Wednesday, 23 December 2015

Still searching for number 250

Early morning Stonechat Tarabilla Comun Saxicola torquatus
Tuesday 22 December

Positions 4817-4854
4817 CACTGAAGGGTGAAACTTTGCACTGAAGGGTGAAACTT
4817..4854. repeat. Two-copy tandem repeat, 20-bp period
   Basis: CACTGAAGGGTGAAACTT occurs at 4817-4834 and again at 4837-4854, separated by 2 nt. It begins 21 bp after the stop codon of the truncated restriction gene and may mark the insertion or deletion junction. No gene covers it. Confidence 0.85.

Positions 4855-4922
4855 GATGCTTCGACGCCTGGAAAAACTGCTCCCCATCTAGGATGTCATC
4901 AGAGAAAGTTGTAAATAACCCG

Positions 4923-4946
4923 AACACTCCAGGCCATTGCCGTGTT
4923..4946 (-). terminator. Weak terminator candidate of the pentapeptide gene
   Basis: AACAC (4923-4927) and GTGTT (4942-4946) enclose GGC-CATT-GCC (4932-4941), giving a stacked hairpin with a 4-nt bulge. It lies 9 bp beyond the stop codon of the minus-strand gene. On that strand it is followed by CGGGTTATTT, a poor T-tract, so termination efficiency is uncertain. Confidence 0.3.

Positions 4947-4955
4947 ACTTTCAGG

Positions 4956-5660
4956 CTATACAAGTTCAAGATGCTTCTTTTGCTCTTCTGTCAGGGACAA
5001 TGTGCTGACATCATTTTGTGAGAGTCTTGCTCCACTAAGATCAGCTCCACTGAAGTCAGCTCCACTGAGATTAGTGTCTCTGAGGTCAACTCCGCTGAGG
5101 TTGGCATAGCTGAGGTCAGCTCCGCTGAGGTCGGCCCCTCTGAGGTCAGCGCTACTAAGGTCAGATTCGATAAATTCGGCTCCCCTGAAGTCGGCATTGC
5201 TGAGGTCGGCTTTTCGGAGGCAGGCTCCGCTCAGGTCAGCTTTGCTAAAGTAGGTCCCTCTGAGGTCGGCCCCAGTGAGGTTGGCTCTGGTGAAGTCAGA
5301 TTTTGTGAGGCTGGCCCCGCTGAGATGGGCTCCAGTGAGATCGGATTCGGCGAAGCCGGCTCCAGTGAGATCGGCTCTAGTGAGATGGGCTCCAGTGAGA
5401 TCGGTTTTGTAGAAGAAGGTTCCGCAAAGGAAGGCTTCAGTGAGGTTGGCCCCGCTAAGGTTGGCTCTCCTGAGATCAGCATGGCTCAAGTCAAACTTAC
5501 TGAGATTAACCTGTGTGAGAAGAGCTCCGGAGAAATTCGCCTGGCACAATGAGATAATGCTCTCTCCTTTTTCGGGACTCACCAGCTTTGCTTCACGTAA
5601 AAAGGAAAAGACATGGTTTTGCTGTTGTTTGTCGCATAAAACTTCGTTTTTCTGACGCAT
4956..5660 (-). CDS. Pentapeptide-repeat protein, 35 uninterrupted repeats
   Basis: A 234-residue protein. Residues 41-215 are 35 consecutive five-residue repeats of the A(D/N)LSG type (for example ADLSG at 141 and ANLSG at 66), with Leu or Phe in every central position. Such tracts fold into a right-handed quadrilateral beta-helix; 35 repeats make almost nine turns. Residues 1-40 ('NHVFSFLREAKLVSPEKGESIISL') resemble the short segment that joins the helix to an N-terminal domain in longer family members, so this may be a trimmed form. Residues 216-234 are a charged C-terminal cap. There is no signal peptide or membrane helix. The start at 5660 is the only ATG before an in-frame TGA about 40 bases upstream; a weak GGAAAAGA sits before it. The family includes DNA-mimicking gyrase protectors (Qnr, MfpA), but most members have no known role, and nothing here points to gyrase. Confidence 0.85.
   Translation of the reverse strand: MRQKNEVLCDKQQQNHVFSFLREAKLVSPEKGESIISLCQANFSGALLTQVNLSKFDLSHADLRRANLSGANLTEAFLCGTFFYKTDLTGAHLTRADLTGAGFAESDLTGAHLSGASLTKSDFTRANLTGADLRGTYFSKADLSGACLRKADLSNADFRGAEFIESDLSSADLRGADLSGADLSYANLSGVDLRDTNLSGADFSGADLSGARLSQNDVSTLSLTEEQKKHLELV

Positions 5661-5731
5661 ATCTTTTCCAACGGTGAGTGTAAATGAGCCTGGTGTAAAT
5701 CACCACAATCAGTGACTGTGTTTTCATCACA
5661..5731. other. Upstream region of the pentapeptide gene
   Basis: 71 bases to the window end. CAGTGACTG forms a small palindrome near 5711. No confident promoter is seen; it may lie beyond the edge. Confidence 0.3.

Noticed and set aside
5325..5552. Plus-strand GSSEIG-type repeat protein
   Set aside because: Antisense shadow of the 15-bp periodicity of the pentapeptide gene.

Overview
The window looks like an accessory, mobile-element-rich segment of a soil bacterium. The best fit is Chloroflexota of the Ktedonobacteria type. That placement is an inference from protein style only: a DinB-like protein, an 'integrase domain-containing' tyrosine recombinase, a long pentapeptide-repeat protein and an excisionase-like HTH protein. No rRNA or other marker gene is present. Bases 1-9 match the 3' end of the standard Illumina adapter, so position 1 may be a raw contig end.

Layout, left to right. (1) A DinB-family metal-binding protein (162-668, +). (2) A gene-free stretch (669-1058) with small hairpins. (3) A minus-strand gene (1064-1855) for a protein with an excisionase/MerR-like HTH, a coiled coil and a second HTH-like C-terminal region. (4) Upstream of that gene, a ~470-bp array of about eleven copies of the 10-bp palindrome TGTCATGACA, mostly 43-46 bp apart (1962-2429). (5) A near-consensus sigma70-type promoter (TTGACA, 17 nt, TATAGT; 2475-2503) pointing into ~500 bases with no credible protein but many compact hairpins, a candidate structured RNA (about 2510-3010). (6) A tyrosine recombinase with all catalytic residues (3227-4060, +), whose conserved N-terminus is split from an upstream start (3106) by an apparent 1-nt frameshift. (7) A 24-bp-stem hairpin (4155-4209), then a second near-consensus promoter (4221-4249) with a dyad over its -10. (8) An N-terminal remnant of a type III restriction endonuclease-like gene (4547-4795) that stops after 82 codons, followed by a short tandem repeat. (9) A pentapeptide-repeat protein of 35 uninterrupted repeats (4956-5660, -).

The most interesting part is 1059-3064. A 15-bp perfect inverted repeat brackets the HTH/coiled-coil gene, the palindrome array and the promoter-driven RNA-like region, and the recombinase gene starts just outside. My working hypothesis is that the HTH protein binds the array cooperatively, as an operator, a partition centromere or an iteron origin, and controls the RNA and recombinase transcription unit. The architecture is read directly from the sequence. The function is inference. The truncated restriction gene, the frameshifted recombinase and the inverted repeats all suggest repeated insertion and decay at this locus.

Really running out of time now as I try and find that elusive new species that will take my annual Spanish total to the magic (for me) 250 mark.  Yesterday I was up early and off in the dark so that I arrived, still with headlights on, in the fields above the Cacin valley in the hope of finding a Black-bellied Sandgrouse.  An hour spent in the cold morning searching without vain so that was one target bird missed.  Strange, and a first, when you think that the first bird seen during the day as a Southern Grey Shrike and I was see at least three others before returning home including the afternoon sighting up on the Sierra Loja.  I set out with four potential birds that might take me to the 250 mark; Brambling on fields near Huetor Tajar and, just maybe, a Redwing or Fieldfare up on top of the Sierra Loja.  I had been warned by Mick Richardson that whilst the local weather was turning much colder it was still probably not cold enough to bring in a possible wintering jack Snipe and he proved to be quite right.  Similarly, no Bramblings which was not surprising given the fact that there were also very few Chaffinches about and up on the Sierra Loja the berry harvest seemed to have been exhausted much earlier than last year so the only thrushes seen were an in individual male Blackbird and a Mistle Thrush.  That leaves a week to find any of the above plus a Hawfinch (no luck at Arroyo Marin last Sunday), a Tufted Duck (Where is there any fresh water?) or even a possible Common Scoter off the coast.